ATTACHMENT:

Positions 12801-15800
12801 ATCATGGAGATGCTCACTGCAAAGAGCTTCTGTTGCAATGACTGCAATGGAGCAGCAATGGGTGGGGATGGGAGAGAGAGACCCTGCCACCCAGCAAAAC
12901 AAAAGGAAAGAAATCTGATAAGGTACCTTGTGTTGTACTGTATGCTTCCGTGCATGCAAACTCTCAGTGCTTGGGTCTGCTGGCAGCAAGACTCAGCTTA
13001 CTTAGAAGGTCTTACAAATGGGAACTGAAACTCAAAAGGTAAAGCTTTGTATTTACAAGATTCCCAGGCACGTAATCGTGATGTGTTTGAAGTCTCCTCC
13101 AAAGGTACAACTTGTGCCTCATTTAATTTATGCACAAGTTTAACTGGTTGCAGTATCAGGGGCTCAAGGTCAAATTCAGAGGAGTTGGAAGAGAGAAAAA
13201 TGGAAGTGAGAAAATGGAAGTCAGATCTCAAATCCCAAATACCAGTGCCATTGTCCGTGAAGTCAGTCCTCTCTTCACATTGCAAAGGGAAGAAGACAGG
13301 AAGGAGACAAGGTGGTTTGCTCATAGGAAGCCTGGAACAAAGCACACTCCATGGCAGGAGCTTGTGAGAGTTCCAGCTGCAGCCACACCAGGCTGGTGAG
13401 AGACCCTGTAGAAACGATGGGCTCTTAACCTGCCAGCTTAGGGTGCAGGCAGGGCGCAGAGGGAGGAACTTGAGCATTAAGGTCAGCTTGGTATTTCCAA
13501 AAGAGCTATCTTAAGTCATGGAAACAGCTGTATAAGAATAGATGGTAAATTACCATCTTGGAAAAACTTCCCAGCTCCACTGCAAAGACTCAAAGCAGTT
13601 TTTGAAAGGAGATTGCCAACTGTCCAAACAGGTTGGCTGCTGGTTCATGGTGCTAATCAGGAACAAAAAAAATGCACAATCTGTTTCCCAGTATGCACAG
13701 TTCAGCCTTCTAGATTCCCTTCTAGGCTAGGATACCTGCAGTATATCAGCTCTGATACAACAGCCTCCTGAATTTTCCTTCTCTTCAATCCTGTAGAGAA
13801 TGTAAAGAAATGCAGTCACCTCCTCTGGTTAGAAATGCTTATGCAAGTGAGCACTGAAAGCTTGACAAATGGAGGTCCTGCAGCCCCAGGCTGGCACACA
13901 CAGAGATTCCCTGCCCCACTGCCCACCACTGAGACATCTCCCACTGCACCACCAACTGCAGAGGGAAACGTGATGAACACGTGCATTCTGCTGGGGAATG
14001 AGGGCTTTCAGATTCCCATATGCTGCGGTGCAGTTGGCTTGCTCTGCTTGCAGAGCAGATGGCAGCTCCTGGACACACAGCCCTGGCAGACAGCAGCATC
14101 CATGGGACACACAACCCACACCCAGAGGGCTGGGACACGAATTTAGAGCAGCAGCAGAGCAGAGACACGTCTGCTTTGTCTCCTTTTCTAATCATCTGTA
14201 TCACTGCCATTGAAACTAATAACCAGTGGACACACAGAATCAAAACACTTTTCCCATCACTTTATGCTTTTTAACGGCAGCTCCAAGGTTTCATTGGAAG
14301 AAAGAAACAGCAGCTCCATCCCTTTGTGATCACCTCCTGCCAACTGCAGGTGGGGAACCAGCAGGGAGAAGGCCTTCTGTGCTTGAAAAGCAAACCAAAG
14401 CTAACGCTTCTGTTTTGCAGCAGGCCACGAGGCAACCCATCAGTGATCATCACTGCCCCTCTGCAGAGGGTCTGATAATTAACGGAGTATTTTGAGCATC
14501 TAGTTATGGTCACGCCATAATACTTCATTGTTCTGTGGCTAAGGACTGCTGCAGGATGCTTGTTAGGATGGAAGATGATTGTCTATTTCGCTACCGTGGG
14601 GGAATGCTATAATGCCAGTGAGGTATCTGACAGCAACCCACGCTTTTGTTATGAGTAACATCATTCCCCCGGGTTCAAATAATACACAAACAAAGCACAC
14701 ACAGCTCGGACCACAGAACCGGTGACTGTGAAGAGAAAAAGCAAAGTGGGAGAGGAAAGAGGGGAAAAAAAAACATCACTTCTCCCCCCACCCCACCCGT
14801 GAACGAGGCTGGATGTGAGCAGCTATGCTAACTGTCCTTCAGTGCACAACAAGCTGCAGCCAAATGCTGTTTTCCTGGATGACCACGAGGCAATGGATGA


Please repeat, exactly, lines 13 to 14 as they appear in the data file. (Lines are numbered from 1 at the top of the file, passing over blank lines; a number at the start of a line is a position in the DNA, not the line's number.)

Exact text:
13901 CAGAGATTCCCTGCCCCACTGCCCACCACTGAGACATCTCCCACTGCACCACCAACTGCAGAGGGAAACGTGATGAACACGTGCATTCTGCTGGGGAATG
14001 AGGGCTTTCAGATTCCCATATGCTGCGGTGCAGTTGGCTTGCTCTGCTTGCAGAGCAGATGGCAGCTCCTGGACACACAGCCCTGGCAGACAGCAGCATC